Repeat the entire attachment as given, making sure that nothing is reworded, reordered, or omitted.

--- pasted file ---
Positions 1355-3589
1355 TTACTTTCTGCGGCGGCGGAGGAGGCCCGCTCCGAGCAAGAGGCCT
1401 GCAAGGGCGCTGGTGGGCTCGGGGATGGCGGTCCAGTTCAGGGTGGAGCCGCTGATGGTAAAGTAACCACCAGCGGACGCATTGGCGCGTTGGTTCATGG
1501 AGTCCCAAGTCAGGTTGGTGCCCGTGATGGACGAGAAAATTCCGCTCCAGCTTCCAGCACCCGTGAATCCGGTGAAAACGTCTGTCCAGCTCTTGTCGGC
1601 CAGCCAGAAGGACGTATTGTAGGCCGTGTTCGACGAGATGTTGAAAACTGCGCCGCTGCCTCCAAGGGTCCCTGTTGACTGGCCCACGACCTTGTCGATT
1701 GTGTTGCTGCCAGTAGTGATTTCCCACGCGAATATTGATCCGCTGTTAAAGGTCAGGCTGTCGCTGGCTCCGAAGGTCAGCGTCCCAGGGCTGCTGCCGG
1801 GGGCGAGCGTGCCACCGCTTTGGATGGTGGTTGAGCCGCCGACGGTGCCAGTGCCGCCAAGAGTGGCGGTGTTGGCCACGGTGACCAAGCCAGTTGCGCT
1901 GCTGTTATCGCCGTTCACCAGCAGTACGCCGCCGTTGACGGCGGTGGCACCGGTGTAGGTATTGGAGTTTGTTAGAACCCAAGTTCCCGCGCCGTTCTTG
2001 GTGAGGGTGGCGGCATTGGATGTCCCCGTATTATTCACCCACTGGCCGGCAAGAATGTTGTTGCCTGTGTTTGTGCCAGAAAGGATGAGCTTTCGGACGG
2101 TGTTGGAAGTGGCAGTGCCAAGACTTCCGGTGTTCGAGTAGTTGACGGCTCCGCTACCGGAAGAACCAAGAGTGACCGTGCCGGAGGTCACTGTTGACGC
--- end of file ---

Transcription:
Positions 1355-3589
1355 TTACTTTCTGCGGCGGCGGAGGAGGCCCGCTCCGAGCAAGAGGCCT
1401 GCAAGGGCGCTGGTGGGCTCGGGGATGGCGGTCCAGTTCAGGGTGGAGCCGCTGATGGTAAAGTAACCACCAGCGGACGCATTGGCGCGTTGGTTCATGG
1501 AGTCCCAAGTCAGGTTGGTGCCCGTGATGGACGAGAAAATTCCGCTCCAGCTTCCAGCACCCGTGAATCCGGTGAAAACGTCTGTCCAGCTCTTGTCGGC
1601 CAGCCAGAAGGACGTATTGTAGGCCGTGTTCGACGAGATGTTGAAAACTGCGCCGCTGCCTCCAAGGGTCCCTGTTGACTGGCCCACGACCTTGTCGATT
1701 GTGTTGCTGCCAGTAGTGATTTCCCACGCGAATATTGATCCGCTGTTAAAGGTCAGGCTGTCGCTGGCTCCGAAGGTCAGCGTCCCAGGGCTGCTGCCGG
1801 GGGCGAGCGTGCCACCGCTTTGGATGGTGGTTGAGCCGCCGACGGTGCCAGTGCCGCCAAGAGTGGCGGTGTTGGCCACGGTGACCAAGCCAGTTGCGCT
1901 GCTGTTATCGCCGTTCACCAGCAGTACGCCGCCGTTGACGGCGGTGGCACCGGTGTAGGTATTGGAGTTTGTTAGAACCCAAGTTCCCGCGCCGTTCTTG
2001 GTGAGGGTGGCGGCATTGGATGTCCCCGTATTATTCACCCACTGGCCGGCAAGAATGTTGTTGCCTGTGTTTGTGCCAGAAAGGATGAGCTTTCGGACGG
2101 TGTTGGAAGTGGCAGTGCCAAGACTTCCGGTGTTCGAGTAGTTGACGGCTCCGCTACCGGAAGAACCAAGAGTGACCGTGCCGGAGGTCACTGTTGACGC